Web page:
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The Water Masses and Currents of the Oceans
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The Water Masses of the Oceans: A Summary

In figs. 209A and 209B are shown the characters of the water masses that have been discussed, their regions of formation, and their distribution. The chart in fig. 209A and the T-S curves in fig. 209B should together illustrate the concepts that water masses are formed at the sea surface and sink and spread in a manner that depends upon their density in relation to the general distribution of density in the oceans This applies to all water masses except the equatorial water masses of the Indian and Pacific Oceans, which are formed by subsurface processes of mixing.


Approximate boundaries of the upper water masses of the ocean. Squares indicate the regions in which the central water masses are formed; crosses indicate the lines along which the antarctic and arctic intermediate waters sink.

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Temperature-salinity relations of the principal water masses of the oceans.

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With the exception of two water masses found at intermediate depths and to which we shall return, no water mass is formed at the sea surface in low latitudes, but in all oceans the regions of the subtropical convergences (between 35°S and 40°S and between 35°N and 40°N) are regions where the central water masses originate. This concept is based on the fact that in certain seasons of the year the horizontal T-S relations in these regions are similar to the vertical T-S relations of the different central water masses. These relations are all expressed on a T-S diagram by nearly straight bands, but the slopes vary from one ocean region to another. Table 89 contains the average salinities of the central water masses at different temperatures and the maximum deviations from the averages, according to the curves in fig. 209B. It is seen from the table and the figure that the central water masses of the South Atlantic, the Indian, and the western South Pacific Oceans are very similar, as should be expected, because they are formed in regions in which the external influences, that is, the atmospheric circulation and the processes of heating and cooling, are similar. The corresponding water mass of the eastern South Pacific is of lower salinity, probably because of admixture of the low-salinity Subantarctic Water of the Peru Current. Such admixture may also be responsible for the fact that the Central Water of the western South Pacific has a slightly lower salinity than the Central Waters of the Indian and South Atlantic Oceans.

The Central Waters of the North Atlantic and the North Pacific Oceans are quite different, the former having a very high and the latter a very low salinity. The contrast probably results from the different character of the ocean circulation and from the differences in the amounts of evaporation and precipitation, especially in high latitudes, which are intimately related to the distribution of land and sea.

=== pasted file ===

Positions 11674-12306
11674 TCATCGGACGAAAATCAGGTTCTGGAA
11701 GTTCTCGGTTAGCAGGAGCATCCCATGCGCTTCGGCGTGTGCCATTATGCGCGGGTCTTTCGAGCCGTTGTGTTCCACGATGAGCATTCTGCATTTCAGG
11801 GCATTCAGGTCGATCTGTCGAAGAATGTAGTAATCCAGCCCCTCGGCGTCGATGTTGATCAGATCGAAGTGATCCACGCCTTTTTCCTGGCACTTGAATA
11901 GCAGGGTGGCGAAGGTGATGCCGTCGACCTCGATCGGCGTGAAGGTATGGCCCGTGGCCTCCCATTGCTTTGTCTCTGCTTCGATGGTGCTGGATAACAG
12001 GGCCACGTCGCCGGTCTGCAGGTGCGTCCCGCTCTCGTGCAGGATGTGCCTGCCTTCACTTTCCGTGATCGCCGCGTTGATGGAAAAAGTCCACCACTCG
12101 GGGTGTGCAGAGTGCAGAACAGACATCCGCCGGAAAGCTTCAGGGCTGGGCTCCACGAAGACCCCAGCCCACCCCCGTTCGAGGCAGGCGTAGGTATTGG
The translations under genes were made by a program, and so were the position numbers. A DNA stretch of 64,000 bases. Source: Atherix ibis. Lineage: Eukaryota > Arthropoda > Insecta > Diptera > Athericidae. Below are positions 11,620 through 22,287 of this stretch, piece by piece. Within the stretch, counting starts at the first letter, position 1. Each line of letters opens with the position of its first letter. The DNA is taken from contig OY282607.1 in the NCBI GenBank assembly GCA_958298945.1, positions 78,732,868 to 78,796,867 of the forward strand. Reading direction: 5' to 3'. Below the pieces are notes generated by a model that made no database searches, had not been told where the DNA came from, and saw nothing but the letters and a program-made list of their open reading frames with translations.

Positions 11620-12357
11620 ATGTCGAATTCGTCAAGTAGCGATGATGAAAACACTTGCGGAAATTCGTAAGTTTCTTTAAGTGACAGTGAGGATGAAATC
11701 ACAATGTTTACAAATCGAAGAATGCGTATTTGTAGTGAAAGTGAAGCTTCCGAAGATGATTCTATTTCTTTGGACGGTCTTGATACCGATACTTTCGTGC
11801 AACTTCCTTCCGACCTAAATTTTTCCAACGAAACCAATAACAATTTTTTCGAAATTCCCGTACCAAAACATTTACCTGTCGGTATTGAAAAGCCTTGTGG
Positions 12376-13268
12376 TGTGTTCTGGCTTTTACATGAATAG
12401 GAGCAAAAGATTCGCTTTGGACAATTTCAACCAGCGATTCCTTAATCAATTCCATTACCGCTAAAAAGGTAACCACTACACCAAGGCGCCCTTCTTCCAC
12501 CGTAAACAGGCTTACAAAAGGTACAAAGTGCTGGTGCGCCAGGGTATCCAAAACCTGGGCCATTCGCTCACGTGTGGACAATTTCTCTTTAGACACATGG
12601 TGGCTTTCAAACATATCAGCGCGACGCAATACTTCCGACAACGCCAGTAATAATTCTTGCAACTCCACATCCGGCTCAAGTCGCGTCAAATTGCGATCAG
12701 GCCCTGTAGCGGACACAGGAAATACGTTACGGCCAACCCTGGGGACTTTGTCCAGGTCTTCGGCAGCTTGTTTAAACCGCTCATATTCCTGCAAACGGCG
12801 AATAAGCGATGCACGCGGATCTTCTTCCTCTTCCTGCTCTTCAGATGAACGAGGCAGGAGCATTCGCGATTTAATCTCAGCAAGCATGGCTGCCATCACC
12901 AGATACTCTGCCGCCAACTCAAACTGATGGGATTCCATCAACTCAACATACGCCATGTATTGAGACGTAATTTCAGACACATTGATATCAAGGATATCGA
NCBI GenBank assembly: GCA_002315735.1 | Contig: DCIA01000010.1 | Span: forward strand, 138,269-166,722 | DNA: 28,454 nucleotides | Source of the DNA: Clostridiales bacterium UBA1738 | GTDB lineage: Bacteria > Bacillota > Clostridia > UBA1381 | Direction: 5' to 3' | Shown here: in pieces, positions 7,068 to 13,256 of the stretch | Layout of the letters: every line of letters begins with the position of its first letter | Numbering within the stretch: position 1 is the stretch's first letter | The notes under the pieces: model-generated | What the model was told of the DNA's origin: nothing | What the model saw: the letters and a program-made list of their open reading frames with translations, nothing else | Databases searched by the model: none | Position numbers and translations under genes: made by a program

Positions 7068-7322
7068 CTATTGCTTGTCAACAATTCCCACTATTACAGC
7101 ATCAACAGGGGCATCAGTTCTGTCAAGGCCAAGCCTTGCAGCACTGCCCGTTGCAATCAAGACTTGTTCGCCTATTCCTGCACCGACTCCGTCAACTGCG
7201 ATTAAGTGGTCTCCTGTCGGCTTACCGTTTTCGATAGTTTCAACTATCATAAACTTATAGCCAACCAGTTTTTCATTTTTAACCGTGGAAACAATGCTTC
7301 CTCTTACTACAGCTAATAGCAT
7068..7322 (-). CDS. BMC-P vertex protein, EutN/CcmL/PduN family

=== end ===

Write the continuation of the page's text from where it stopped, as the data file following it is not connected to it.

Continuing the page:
The central water masses are all of small vertical extension, particularly in the North Pacific Ocean where their thickness over large areas is only 200 to 300 m. In all oceans the greatest thickness of the central water masses is found along the western boundaries; it reaches 900 m in the Sargasso Sea region of the North Atlantic.

In the equatorial part of the Atlantic Ocean the two Central Water masses are separated by a region of transition where the T-S relation is intermediate, but in the Pacific the Central Water masses are separated by a well-defined water mass, the Pacific Equatorial Water. From the T-S curves in fig. 209B it is evident that this water mass is formed in the South Pacific because it is similar to the water masses of that ocean, but it has a higher salinity than any of the water masses of the North Pacific. In the northern part of the Indian Ocean a corresponding Equatorial Water mass is present, which at a temperature of 15° or higher is of the same salinity as that of the Pacific, but at lower temperatures it is of a higher salinity. The higher salinities indicate admixture of Red Sea water, but in general the manner in which the water mass is formed is not clear.

Temperature (°C) 10° 12° 14° 16°
South Atlantic 34.64 ± 0.08 34.86 ± 0.08 35.11 ± 0.08 35.37 ± 0.09 35.64 ± 0.10
Indian Ocean 34.65 ± 0.07 34.89 ± 0.06 35.13 ± 0.07 35.37 ± 0.08 35.62 ± 0.09
Western South Pacific 34.58 ± 0.07 34.80 ± 0.06 35.04 ± 0.08 35.30 ± 0.08 35.55 ± 0.09
Eastern South Pacific 34.54 ± 0.07 34.70 ± 0.08 34.88 ± 0.08 35.08 ± 0.08
North Atlantic 35.12 ± 0.09 35.37 ± 0.09 35.63 ± 0.09 35.88 ± 0.09 36.12 ± 0.09
Western North Pacific 34.24 ± 0.07 34.38 ± 0.06 34.52 ± 0.06 34.67 ± 0.07
Eastern North Pacific 34.11 ± 0.09 34.32 ± 0.08 34.62 ± 0.08